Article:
Discussion Top


Increase testing

At present, our government has authorized many certified laboratories in both government as well as in private sector for testing.[5] With increasing testing capacity, we are now detecting the higher number of COVID 19 cases in our country compared to other worst-affected countries. Now with increasing test facility, a large population can be tested, and as early as possible patients can be identified, so that disease is halted. Our laboratory is working round the clock and despite handling a large number of testing of our state, it is providing reports within 24 hours, thus making management of our patients as well as their high-risk contacts convenient and more effective. With the Truenat technique, which reports within 2 hours it would be a boon for serious patients who requires urgent intervention.

Apprehension in community

In our screening OPD, it was the apprehension in the community as well as in medical and police personal, that they had turned up. During this season common cold and flu which are also prevalent and mimics Corona infection, patients were cautious. Mental health is a greater issue that is going to be critical in managing the COVID-19 pandemic. Panic and fear are overcoming the mental peace of citizens, leading into irritating behavior and social chaos, thus superseding evidence and jeopardizing the pandemic control efforts.[6],[7]

The role of primary care physicians (PCPs) will be very important for taking care of such patients at peripheral centers.

Clinical data

As projected by ICMR data that the majority (70–80%) of patients had mild symptoms or were asymptomatic and here also most patients admitted here were stable. Patients coming up with SARI were mostly due to acute exacerbation of their underlying chronic disease like diabetes, hypertension, ischemic heart disease, chronic lung disease, chronic kidney disease, malignancy, were their immunity is lowered.[8],[9],[10] At times patients of such underlying diseased did not report of fever and they came as a case of acute breathlessness. As observed worldwide older age and multiple comorbid conditions and substance abuse like smoking/alcohol were the cause of increased mortality as we also witnessed in our critically ill patients.

Research activity

Being this a research institute, with the collaboration of ICMR/CSIR-CDRI (Council of Scientific and Industrial Research-Central Drug Research Institute)/AYUSH (Ayurveda, Yoga & Naturopathy, Unani, Siddha, and Homeopathy), data of COVID patient is being collected. Various permutation and combination of allopathic as well as herbal drugs are being tried, the antibody test is being validated and role of convalescent plasma administration is being studied.[11],[12] Disease duration of admitted patients varied a lot and hence details and factors affecting would be studied for epidemiological purposes.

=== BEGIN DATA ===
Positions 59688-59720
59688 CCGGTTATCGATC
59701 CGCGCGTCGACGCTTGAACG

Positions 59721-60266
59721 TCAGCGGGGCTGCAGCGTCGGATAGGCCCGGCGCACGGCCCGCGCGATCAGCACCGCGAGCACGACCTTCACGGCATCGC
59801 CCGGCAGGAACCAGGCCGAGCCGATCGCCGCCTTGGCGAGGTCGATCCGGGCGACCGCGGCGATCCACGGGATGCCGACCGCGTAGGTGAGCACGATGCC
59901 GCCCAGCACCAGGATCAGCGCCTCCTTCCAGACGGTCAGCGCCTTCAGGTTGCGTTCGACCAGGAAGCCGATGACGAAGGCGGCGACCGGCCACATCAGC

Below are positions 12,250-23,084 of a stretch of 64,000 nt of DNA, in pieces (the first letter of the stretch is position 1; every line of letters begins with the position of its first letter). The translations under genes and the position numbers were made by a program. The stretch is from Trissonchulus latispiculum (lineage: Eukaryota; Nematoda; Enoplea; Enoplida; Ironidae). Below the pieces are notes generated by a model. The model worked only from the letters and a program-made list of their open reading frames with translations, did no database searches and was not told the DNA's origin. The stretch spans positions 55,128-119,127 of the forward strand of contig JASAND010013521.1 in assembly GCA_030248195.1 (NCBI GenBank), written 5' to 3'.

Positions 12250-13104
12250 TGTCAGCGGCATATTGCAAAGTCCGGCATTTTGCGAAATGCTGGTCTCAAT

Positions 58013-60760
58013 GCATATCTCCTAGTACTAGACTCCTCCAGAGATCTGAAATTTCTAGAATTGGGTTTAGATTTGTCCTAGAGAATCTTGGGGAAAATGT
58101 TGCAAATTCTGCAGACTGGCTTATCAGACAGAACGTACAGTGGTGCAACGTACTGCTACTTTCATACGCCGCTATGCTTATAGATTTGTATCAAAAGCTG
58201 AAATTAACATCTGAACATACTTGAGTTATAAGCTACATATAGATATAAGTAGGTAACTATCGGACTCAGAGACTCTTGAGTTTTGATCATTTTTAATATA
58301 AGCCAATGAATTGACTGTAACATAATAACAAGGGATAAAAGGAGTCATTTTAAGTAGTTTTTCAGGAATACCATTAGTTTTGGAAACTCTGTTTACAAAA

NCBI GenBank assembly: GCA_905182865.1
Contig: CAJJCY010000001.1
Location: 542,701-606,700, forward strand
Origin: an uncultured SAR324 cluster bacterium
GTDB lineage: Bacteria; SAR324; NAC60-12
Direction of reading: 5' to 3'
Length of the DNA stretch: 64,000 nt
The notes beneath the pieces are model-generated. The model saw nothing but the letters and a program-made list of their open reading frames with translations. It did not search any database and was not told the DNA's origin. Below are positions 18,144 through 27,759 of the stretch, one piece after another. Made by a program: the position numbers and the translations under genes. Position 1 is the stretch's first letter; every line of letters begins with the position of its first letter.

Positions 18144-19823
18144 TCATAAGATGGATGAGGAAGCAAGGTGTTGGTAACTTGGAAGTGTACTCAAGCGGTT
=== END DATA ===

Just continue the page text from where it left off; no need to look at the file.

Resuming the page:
Hospital becoming hotspot

However, the hospital set up has become a hotspot area where many health workers have been accidentally infected and many had to be quarantined as these setup may be still lacking in planning and logistics as desired.[13] Several reputed hospitals across the nation have to bear the brunt of it.[14],[15],[16] Fortunately our infection prevention control was satisfactory due to dedicated team efforts.

Relevance of our institutional experience upon the practice of primary care physician

With the easing of lockdown, patients are now not only confined to big cities but also present in small cities as well as rural areas where our PCPs will be at the forefront.[3] At institute level with swelling of cases, it is becoming challenging to manage COVID-19 patients. As revealed by ICMR data that 70–80% may be asymptomatic or mildly symptomatic and only about 5% of patients are critical and needs hospitalization. Our passing on our experience to PCPs will reduce their apprehension and hence young, stable patients could be managed at primary centers taking due precaution and ensuring proper sanitization. Family Medicine physicians with the help of telemedicine will play a crucial role in managing both COVID and non-COVID patients.[17] They will also get assistance and guidance from such institutes through both audio-visual modes. Needy patients of SARI, with the co-ordination of PCP and respective district CMO could be transferred to the nearest health care institutes. From our collective team effort, a holistic approach can be incorporated by health care workers at the periphery also. Primary care physicians always look upon the leading institutes for any breakthrough in managing COVID patients like pharmacotherapy, new modalities of investigations, or vaccination and be updated.


  Conclusions Top


Compared to developed countries, where despite an advanced healthcare system, they witnessed high mortality. Our country is a second populous city in the world with a poor medical facility, so this disease which has no definitive treatment, maintaining healthy hygiene, good nutrition, and social/physical distancing is of utmost importance. This lockdown allowed us to vitalize our health infrastructure and medical awareness for COVID 19. Being a medical institute apart from patient care, teaching, and training, other medical research has to be started. In the future with this resurgence of contagious infectious disease, Infectious Disease hospitals will be required to be built at an isolated place so that other patients are not vulnerable. It appears that in the long run, either vaccine or herd immunity will overcome this disease.

Acknowledgment